If you have been lawfully arrested, police have the power to take various forms of identification – including your photograph, fingerprints and handprints. If you are suspected of having committed an indictable offence, the police may wish to take this a step further to conduct a ‘forensic procedure’ to obtain a body sample for DNA analysis.
In New South Wales, these procedures have been regulated by the Crimes (Forensic Procedures) Act 2000 (CFPA), which establishes a legal framework for the taking, destruction and storage of forensic samples.
What is a forensic procedure?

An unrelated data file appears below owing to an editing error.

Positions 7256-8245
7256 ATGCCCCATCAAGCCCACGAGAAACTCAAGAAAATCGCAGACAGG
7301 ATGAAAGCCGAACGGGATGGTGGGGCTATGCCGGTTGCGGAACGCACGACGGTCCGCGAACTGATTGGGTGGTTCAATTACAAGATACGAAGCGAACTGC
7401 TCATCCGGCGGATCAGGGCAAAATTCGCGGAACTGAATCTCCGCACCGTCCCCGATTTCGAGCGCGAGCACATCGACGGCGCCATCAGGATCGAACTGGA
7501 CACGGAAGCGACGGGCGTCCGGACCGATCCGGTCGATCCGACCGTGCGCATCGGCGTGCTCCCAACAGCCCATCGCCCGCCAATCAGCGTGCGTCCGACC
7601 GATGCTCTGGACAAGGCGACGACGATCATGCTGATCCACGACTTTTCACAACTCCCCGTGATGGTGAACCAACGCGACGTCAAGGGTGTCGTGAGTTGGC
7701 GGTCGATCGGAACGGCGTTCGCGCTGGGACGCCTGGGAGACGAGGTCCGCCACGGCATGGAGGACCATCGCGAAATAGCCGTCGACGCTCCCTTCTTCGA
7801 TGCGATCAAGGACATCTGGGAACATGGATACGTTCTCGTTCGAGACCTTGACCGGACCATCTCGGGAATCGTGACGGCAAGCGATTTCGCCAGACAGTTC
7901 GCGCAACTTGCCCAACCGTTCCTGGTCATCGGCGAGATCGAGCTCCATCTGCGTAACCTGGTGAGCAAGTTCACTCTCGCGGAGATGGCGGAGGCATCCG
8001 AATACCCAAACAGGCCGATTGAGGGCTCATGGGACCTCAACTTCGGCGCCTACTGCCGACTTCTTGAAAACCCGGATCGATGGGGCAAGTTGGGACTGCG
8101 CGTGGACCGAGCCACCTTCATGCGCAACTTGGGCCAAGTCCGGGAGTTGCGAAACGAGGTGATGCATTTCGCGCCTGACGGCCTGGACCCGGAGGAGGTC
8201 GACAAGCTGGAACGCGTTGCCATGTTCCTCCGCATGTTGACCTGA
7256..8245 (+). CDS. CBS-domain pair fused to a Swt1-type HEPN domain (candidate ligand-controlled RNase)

Section 5 CFPA splits forensic procedures into intimate and non-intimate forensic procedures, as these categories have slightly different legal requirements.
Under Section 3, an intimate forensic procedure can include an external examination of a person’s private parts, a buccal swab (from inside your mouth), taking a sample of blood, pubic hair, taking a dental impression or taking a sample of any matter by various means, from the person’s private parts.
A non-intimate forensic procedure is less invasive, involving things such as a finger or foot print, taking photographs or sample of the person (other than their private parts), taking a sample of the person’s hair or carrying …